Heart Stents 101
Stents aren’t just for 81-year-old Supreme Court justices like Ruth Bader Ginsburg, who recently underwent a heart procedure to fix a blockage in her right coronary artery.
The senior member of the country’s highest court was exercising when she experienced discomfort – a timely reminder for people of all ages to pay attention to your body’s signals during exertion.
Dr. Ish Singla, medical director of cardiology at Abraham Lincoln Memorial Hospital, describes a stent as a metal tube with medications on top of it that helps resolve a blockage in the heart’s arteries.
“When there is a blockage, we open up the blockage with a balloon, and then we put in the metal tube so that it doesn’t collapse,” he said. “The value of a stent procedure is that it keeps blood moving to the heart tissue and prevents the heart muscle from dying.”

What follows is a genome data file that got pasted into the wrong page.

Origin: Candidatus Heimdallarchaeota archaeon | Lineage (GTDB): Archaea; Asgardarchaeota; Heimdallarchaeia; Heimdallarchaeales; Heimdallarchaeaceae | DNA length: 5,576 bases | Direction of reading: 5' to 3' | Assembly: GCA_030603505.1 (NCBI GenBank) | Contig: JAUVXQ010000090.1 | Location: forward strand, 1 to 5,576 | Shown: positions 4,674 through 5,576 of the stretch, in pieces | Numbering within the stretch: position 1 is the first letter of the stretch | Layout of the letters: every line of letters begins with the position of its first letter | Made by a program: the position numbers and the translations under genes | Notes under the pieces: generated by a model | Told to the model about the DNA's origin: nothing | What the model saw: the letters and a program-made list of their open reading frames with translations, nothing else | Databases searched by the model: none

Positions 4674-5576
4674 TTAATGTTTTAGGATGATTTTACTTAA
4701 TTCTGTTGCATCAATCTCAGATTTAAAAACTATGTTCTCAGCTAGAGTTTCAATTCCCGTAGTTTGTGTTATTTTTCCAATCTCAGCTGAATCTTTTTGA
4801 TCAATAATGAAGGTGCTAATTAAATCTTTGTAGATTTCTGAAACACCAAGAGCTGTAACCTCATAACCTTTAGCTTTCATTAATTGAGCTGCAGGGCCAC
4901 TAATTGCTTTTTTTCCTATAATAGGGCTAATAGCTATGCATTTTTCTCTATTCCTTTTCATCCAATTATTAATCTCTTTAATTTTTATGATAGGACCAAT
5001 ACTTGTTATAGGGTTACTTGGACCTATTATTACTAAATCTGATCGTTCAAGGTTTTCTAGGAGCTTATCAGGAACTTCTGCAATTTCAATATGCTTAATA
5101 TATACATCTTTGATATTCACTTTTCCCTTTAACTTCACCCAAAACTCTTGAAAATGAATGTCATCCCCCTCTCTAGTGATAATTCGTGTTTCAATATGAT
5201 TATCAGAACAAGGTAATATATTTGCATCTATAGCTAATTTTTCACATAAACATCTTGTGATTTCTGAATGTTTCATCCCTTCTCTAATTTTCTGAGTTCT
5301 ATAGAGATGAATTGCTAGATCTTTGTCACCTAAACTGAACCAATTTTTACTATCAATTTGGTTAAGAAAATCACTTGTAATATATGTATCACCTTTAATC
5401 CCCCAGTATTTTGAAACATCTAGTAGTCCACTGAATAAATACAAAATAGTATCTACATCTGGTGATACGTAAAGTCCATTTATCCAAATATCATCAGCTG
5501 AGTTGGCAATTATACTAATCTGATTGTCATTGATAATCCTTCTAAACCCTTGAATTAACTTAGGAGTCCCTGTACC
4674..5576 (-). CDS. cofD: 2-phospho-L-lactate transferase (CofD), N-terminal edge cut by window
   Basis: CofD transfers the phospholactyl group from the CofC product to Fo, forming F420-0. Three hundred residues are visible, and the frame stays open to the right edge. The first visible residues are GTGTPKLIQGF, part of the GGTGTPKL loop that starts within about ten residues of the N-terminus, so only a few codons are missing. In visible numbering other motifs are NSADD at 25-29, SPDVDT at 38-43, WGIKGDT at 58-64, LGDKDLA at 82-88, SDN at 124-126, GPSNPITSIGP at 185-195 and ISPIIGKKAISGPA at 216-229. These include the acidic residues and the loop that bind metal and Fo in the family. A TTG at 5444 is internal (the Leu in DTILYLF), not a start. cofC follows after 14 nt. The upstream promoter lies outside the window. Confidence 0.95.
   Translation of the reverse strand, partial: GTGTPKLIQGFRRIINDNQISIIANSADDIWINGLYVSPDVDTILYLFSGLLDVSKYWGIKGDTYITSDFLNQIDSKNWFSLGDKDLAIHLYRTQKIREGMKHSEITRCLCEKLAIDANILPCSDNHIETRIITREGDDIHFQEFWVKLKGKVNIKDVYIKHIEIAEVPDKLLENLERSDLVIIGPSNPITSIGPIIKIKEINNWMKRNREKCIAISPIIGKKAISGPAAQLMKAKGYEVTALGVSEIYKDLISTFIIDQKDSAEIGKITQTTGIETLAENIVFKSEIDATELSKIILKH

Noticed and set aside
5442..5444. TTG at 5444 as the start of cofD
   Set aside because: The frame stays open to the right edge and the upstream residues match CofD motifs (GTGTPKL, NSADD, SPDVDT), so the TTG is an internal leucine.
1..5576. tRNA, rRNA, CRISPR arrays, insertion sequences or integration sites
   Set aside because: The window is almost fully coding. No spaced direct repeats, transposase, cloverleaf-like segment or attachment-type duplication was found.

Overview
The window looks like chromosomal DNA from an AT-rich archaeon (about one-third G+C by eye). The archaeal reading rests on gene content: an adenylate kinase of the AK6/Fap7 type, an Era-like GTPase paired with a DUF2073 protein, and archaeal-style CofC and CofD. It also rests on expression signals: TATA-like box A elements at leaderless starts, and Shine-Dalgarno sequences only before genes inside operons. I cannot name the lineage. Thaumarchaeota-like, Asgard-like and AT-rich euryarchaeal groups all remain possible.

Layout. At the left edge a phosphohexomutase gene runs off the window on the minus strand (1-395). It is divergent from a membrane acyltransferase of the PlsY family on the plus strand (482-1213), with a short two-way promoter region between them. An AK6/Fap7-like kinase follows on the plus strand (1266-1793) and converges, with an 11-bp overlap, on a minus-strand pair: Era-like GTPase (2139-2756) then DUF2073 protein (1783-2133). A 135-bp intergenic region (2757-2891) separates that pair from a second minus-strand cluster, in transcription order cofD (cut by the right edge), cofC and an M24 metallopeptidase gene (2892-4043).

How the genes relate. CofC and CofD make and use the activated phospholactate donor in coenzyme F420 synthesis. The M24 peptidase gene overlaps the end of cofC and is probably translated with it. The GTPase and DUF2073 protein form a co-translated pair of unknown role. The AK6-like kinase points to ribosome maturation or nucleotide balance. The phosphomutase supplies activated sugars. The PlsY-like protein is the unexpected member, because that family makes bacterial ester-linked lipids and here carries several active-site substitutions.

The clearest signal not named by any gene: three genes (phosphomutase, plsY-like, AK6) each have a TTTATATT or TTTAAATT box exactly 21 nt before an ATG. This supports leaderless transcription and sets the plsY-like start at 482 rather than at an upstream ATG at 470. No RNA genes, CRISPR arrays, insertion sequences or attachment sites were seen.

Don’t Wait—Call 911
That is why calling 911 at the first sign of symptoms is so critical. There is a short 90-minute window for a cardiac catheter lab team to reopen a blockage and prevent permanent damage to the heart artery.
Know the signs to watch for to be sure you or your loved one gets the proper care needed when every minute counts:
- Discomfort or pressure in the center of the chest
- Shortness of breath
- Feelings of nausea or lightheadedness
- Pain in one or both arms
For the procedure, a physician will either enter through the wrist or groin with a catheter to the heart. Ten years ago, most heart catheterization procedures included an entry through the groin, which added to recovery time.
“More and more of the procedures go through the wrist now,” Dr. Singla said. “The recovery time is two hours before you can go home, as opposed to the groin, which can take four to six hours before you can even move.”